Jonathan was very supportive of my work and we had a very stimulating conversation about the overall journey through research and learning during and after the course. This had led to a discussion about the stages of developing, refining and composing my final evaluation. I explained that I am now ready to include the impact of the current crisis on my thinking and reflection. My evaluation, review and progression plan is closed to the finalisation stage.

Tutorial ended at 12.38

Feedback from Leo and Fleur

I have asked two of my Foundation students to provide me with further feedback. Their key comments are summarised below.

  • There is an interesting dynamic of placing myself as a lens of a camera inside of a machine, which represents cycle
  • Focus on a relationship between ‘me’ and the nature of my work – interaction with references to monotony
  • It is very relevant to the key events of the Corona virus crisis – combination and juxtaposition of chaos and moments of stillness
  • It is necessary to keep the entire cycle in the video to express my creative intention of waiting
  • Consider using a real washing machine as a working object and experimenting with different cycles and programmes.
  • There is a good level of demanding the patience and feeling of entrapment.
  • Leo really enjoyed watching the entire experience, from start to finish, despite understanding how a washing machine works.
  • It is not just about painting – the focus is on the whole experience.
  • Watching the machine work from the inside has shifted the perspective totally and created the division between the inside and the outside.
  • There is a great relevance on the context of the pandemic through the purpose on the metaphorical meaning of cleaning.
  • It is about putting your own meaningful artwork through this process and getting it transformed into something new without having any control over how it will develop.
  • Both, the video and the audio provide appropriate contextualisation.


Friday, 20th March 2020 at 9.30 with Jonathan Kearney.

Notes from Skype Tutorial with Jonathan Kearney.
Friday, 20th March 2020 at 9.30

This was a very unusual tutorial. It was a very personal and untypically long deep conversation in definitely extraordinary circumstances. We were both deeply concerned about a continuously expanding pandemic and all its brutal implications on all contexts of our life.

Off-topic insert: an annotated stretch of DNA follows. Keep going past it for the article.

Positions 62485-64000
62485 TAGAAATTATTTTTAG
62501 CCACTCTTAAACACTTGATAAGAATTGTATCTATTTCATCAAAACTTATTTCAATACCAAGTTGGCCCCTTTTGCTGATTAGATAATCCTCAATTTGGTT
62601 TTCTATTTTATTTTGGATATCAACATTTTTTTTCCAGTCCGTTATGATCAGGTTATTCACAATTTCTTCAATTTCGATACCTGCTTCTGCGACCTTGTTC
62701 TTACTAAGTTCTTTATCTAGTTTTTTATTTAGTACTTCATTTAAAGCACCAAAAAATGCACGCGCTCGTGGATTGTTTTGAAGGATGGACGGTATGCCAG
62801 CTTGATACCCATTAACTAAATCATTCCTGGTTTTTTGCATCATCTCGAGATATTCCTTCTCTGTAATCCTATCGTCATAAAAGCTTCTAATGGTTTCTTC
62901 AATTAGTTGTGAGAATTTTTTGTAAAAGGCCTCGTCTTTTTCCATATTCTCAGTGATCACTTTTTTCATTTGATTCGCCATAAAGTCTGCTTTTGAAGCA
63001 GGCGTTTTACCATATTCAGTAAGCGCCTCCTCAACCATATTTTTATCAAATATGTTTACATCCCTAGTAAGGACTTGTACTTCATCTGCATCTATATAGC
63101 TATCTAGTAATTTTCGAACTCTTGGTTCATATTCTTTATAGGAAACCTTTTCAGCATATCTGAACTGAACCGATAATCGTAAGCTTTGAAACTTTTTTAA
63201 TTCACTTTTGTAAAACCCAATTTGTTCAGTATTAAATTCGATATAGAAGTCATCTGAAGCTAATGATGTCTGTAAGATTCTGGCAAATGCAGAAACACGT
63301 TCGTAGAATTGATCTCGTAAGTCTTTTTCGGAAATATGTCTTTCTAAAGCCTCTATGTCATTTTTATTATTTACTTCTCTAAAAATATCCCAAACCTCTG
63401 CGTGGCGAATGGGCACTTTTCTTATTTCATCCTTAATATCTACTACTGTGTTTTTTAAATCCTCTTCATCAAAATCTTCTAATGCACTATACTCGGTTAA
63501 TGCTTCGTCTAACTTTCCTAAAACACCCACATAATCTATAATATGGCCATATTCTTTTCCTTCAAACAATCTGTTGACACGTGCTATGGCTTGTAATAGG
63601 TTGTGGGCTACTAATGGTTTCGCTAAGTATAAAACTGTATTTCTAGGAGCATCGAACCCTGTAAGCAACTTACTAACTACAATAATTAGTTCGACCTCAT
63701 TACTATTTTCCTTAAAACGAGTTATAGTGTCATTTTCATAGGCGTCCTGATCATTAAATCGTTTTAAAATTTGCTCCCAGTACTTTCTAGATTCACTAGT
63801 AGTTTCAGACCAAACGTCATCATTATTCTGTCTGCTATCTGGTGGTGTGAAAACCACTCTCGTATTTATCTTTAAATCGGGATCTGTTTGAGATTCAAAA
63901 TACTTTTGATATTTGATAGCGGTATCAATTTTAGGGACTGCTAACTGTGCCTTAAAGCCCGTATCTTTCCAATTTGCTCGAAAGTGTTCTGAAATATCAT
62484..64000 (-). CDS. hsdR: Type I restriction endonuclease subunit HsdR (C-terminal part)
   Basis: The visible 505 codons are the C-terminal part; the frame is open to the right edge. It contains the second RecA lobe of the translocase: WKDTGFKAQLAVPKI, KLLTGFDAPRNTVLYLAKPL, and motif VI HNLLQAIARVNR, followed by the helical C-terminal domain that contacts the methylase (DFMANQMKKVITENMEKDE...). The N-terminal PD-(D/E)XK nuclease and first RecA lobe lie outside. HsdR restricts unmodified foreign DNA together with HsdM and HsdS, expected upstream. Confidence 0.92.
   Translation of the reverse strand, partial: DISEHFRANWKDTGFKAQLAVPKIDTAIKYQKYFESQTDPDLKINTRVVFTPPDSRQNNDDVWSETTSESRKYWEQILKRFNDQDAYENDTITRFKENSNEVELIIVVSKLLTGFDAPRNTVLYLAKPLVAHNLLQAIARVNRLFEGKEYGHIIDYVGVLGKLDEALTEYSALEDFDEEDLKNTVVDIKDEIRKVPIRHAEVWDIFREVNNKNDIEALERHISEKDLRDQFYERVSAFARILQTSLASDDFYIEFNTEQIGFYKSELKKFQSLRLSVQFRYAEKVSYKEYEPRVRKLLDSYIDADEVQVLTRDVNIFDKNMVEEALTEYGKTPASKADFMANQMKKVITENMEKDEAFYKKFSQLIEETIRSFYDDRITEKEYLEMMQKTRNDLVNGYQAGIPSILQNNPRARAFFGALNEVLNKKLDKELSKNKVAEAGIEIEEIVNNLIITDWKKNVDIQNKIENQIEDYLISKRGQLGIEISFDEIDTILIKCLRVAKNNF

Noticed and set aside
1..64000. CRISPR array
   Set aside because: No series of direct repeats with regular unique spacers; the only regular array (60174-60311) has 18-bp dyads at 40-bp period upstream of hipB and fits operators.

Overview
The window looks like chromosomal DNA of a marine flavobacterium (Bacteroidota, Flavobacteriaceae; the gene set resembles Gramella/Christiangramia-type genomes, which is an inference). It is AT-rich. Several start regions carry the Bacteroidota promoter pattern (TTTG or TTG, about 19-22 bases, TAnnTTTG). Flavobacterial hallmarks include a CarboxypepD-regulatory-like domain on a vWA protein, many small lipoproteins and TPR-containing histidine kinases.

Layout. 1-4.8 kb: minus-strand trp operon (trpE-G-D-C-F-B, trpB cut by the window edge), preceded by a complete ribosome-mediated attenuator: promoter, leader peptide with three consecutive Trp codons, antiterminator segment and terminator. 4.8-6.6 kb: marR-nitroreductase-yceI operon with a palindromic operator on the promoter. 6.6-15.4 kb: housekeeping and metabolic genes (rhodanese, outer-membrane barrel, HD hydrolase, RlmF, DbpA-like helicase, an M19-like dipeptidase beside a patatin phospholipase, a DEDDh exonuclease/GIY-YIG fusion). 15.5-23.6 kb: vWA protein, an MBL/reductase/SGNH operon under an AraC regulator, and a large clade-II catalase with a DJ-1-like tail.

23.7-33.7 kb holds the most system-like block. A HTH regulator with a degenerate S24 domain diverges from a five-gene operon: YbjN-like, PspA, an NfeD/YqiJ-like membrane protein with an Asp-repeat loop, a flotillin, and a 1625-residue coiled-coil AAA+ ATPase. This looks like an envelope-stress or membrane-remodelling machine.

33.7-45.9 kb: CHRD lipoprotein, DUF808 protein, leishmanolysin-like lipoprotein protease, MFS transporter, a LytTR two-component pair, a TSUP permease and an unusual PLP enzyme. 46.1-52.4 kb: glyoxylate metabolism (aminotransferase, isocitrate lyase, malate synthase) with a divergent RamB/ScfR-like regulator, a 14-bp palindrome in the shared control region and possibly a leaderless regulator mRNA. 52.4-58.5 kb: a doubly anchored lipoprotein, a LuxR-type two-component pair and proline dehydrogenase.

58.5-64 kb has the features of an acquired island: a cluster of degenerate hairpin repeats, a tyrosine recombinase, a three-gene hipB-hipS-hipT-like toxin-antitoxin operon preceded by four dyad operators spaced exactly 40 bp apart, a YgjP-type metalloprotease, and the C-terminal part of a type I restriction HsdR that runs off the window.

The current situation is unprecedented and overwhelming. It has an enormous impact on all aspects of our existence. Therefore, it would be at least arrogant to assume that I had no radical influence on my creative intentions and the direction of my visual interrogation.

I have explained to Jonathan the sensitivities involved in my research journey so far. Subsequently, we discussed the sudden and unexpected turn in my project, which is deeply routed in the power of the Coronavirus.

All previously taken for granted status quo had to be refined and re-evaluated. This process continues and builds up on speed. The certainty of the past has become the opposite, possibly the most uncertain. Right has changed to wrong and vice versa. The world as we know it has been turned upside down and brutally destroyed. This overpowering situation has a pivotal impact on the way, in which we live and perceive the surrounding Universe. This radical change has vulgarly and violently twisted every context and area of our inhabitation of the Earth.

My current observation is that people around the world are anxiously waiting for the return to their old hypnotic routines. They beg for entrapment and look forward to going back to their previous existence.

Subsequently, we have focused on discussing the impact of this global crisis on our final show and the arts in general. The main issue is to rethink how to display the work in a virtual environment. The idea is to try to reinforce the meaning of the project. My biggest worry was to avoid diluting my intentions and messages.

I explained to Jonathan that I would not like for the form to unnecessarily overgrow the broader meaning of my visual investigation. We continued to elaborate on a number of possibilities. Jonathan suggested that I should consider editing my films together to create an entirely new piece. Therefore, I would take my current work to a completely new level. I argued that I was attempting to avoid producing a media film, rather than a video artefact. This part of our debate was very stimulating and thought provoking. I made a number of notes – a photograph of this page in my sketchbook is included at the top of this post.

Finally, I pointed out at an exhibition of work by Emily Prince, which I saw at the Saatchi Gallery. She dealt with a visual portrayal and organisation of a large sample of data. Her drawings were colour coded, structured and displayed in two separate formats: daily columns of deaths and the map of the USA indicating the origin of killed soldiers.